Lars, in response to your last paragraph: you only need one group, probably per mounted instance (for instance privileges), or per subsite (for subsite wide privs). But each grant 'write', 'read', 'admin' would need a separate rel_type (only three for an entire OACS installation). Checking for the membership type in a certain group would be the same as checking the permission to do an action. But I think having the 'write' membership on a news package would not imply I could change someone elses posting, that would be handled by direct permissions on the news object itself. But if a certain membership is required to access a page where administrative functions are available, you don't need to look at direct or indirect permissions on objects.
At any rate, if you can create a site which somehow knows the difference between data for one subsite and the next, it is obvious you can construct a unique proxy object, or group membership, hopefully automatically, that can be used to do what Dave suggests.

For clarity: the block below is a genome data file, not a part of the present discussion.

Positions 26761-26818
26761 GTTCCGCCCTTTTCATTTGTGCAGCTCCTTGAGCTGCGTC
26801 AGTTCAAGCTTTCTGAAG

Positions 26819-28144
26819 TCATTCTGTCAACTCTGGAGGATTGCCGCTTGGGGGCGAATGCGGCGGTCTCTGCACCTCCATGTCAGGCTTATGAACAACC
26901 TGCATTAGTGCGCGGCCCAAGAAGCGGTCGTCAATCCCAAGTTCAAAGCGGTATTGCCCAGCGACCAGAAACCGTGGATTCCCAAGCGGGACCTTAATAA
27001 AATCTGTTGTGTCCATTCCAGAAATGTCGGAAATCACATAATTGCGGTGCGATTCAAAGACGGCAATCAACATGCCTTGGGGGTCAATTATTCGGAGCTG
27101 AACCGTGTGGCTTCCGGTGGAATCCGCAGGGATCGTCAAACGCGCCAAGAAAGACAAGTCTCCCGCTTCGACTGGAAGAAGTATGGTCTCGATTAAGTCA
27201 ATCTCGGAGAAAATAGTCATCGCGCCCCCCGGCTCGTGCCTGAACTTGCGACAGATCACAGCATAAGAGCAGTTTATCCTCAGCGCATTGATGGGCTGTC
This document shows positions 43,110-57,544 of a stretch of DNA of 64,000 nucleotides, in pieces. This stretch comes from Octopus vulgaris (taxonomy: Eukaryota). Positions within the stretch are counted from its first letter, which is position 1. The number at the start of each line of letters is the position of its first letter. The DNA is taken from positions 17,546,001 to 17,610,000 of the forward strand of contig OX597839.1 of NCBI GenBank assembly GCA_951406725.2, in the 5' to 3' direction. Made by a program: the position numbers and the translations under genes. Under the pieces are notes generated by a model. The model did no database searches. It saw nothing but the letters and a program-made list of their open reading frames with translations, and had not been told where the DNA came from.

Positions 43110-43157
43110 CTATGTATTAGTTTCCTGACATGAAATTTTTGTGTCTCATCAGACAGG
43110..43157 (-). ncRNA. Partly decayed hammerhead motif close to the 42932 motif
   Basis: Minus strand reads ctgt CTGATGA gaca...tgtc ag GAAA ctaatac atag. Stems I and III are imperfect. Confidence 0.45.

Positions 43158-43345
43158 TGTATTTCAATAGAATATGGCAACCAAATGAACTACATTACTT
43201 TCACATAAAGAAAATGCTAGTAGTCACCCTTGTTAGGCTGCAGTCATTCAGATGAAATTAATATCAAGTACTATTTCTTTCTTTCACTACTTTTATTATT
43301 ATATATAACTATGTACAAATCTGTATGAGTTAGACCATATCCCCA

This would be a fairly major change for client code that queries against the standard permission views, though, as is recommended for best performance.
The "admin all news_items" problem is most easily solved by ignoring supposed weaknesses in the permissions system design entirely (not to mention supposed optimizations of the implementation of that design). The weakness in this case lies in the object model design, as has been discussed several times over the past couple of years:
Object types should be OBJECTS. Then you just grant someone "admin" on the "news_item" object and presto, everything works.
Awhile back someone was working on "object proxies" for objects, i.e. just binding an object to each object_type in the system (of type "object_type_proxy" I imagine). This would be a lot easier than redesigning the object model, at least from the upgrade script P.O.V.
One key element that slows down the permissions system is the fact that we don't have one row for each (object_id, grantee_id, privilege) that applies to each object_id, grantee_id pair.
Rather we just have rows for privileges that are set explicitly.
In other words, if we set "admin" we don't expand the table with entries for "read", "write" etc. We join against a hierarchy table.